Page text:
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Thyroid. 2016 Aug;26(8):1046-52. doi: 10.1089/thy.2016.0073. Epub 2016 Jul 6.

T1a Versus T1b Differentiated Thyroid Cancers: Do We Need to Make the Distinction?

Author information

  • 11 School of Medicine, Duke University, Duke University Medical Center , Durham, North Carolina.
  • 22 Department of Surgery, Duke University, Duke University Medical Center , Durham, North Carolina.
  • 33 Department of Medicine (Oncology), Duke University, Duke University Medical Center , Durham, North Carolina.

Abstract

BACKGROUND:

The 7th edition of the American Joint Committee on Cancer (AJCC) staging system trialed a subdivision of T1 tumors into T1a (<1 cm) and T1b (1.0-2 cm). The 2009 American Thyroid Association (ATA) guidelines recommended total thyroidectomy for tumors >1 cm, and lobectomy for those ≤1 cm. These AJCC staging parameters remain a focus of debate, and ATA guidelines are in transition. The aim of this study was to determine if the T1 staging subdivision is associated with different treatment strategies and patterns of patient survival.

METHODS:

All adult patients with AJCC pT1 differentiated thyroid cancer (DTC) from the National Cancer Data Base (NCDB; 1998-2012) and Surveillance, Epidemiology, and End Results (SEER) program (2004-2012) were divided into two groups based on tumor size: T1a versus T1b. Demographic, clinical, and pathologic features were evaluated. Multivariate regression analysis was used to determine factors associated with undergoing total thyroidectomy and radioactive iodine. Cox proportional hazards models were performed to determine factors associated with overall and disease-specific survival.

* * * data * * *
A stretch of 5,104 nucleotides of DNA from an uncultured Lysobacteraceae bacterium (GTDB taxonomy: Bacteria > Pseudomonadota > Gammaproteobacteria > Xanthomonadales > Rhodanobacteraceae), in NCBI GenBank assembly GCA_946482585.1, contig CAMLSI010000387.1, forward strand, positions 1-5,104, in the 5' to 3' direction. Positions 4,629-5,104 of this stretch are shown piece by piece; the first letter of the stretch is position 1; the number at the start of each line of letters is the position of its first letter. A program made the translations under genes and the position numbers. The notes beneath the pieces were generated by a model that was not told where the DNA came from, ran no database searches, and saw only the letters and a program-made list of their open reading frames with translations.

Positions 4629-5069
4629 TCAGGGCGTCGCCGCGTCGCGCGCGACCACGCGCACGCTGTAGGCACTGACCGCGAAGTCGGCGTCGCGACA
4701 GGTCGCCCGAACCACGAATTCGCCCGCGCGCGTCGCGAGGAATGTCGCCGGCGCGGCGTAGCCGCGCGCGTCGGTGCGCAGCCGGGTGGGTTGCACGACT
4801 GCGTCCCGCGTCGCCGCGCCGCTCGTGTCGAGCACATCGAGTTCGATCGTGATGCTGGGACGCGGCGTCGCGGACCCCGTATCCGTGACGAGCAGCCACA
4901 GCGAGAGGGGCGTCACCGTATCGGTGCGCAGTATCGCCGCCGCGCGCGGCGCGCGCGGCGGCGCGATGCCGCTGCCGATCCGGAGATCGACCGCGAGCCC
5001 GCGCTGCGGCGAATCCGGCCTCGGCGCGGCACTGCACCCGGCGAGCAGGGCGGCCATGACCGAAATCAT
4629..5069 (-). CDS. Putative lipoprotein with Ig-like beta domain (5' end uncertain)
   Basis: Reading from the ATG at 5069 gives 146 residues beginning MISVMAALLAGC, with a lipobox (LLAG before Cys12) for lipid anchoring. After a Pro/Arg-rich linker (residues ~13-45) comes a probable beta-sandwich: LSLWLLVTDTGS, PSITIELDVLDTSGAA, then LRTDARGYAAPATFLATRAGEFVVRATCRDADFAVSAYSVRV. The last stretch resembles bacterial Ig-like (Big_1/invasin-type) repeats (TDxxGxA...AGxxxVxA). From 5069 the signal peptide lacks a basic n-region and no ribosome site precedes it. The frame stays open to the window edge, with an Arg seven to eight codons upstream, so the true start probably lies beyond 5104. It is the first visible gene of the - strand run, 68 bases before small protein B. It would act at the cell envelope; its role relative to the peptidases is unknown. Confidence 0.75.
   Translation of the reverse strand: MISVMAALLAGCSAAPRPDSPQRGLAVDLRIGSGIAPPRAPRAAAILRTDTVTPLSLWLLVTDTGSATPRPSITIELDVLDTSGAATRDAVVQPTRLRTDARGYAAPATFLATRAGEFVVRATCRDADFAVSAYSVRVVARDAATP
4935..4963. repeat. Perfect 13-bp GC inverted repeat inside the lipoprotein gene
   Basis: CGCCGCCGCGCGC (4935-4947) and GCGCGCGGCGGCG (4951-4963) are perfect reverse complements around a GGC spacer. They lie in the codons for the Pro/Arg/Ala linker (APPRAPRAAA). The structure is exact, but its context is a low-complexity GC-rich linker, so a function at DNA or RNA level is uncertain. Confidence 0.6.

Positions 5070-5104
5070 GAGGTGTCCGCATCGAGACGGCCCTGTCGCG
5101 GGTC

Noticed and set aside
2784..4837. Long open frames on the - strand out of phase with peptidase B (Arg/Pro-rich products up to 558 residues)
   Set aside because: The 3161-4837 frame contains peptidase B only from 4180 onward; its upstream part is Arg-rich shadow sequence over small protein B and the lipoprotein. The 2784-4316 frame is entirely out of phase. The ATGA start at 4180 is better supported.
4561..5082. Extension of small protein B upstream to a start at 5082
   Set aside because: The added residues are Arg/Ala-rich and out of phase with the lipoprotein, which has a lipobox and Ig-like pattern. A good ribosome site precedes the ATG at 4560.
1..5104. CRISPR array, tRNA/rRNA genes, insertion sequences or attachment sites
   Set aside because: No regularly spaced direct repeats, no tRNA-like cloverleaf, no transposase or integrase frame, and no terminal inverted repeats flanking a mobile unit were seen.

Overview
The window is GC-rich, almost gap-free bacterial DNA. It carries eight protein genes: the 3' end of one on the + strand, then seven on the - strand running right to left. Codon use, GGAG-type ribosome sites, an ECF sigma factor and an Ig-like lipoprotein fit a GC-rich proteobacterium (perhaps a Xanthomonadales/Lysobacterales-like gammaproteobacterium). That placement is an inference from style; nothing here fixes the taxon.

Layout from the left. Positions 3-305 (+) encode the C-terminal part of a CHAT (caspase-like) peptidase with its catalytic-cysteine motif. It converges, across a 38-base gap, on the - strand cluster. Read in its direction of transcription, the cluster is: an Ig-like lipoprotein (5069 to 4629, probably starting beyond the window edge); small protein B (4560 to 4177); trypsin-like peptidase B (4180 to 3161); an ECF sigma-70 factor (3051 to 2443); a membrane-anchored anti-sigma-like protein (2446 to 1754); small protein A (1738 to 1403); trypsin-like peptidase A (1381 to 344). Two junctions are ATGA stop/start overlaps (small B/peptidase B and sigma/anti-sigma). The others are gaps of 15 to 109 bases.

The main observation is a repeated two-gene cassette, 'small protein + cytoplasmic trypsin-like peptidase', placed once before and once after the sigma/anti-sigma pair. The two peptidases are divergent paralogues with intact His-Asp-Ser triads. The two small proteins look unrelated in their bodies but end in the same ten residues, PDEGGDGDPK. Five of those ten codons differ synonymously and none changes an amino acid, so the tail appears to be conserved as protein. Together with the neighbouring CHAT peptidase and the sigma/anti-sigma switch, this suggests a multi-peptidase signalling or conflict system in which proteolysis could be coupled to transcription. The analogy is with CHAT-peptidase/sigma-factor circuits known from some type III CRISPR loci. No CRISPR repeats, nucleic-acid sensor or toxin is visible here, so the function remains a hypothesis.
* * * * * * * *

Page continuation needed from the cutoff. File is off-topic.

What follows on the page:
RESULTS:

Among 149,912 DTC patients, 98,111 (65.4%) were T1a and 51,801 (34.6%) T1b in the NCDB; in SEER, among 18,381 patients, 11,208 (61.0%) had T1a and 7173 (39.0%) T1b tumors. Patients with T1b cancers were younger (48 vs. 51 years T1a) and more likely to have private insurance (76.2% vs. 74.1%), no comorbidities (86.0% vs. 83.8%), and undergo treatment at academic medical centers (41.4% vs. 40.3%; all p < 0.01). They also were more likely to undergo total thyroidectomy (87.7% vs. 74.3%), and had more lymphovascular invasion (10.2% vs. 3.3%), positive surgical margins (7.9% vs. 3.8%), metastatic lymph nodes (35.8% vs. 23.8%), and distant metastases (0.4% vs. 0.3%; all p < 0.01). Factors associated with radioactive-iodine use included younger patient age, lower income, having insurance, positive surgical margins, and T1b stage (p < 0.01). After adjustment, overall (p = 0.23) and disease-specific survival (p = 0.93) were similar among patients with T1a versus T1b tumors.

CONCLUSION:

These results illustrate that patients with pT1a versus pT1b tumors undergo different treatment strategies. Based on the newly published 2015 ATA guidelines, whereby either lobectomy or total thyroidectomy can be performed for low-risk tumors, it might be anticipated that treatment differences will diminish over time. Therefore, division of AJCC T1 staging into T1a versus T1b subgroups might become obsolete over time.

PMID:
27266722
PMCID:
PMC4976229
[Available on 2017-08-01]
DOI:
10.1089/thy.2016.0073
[PubMed - in process]
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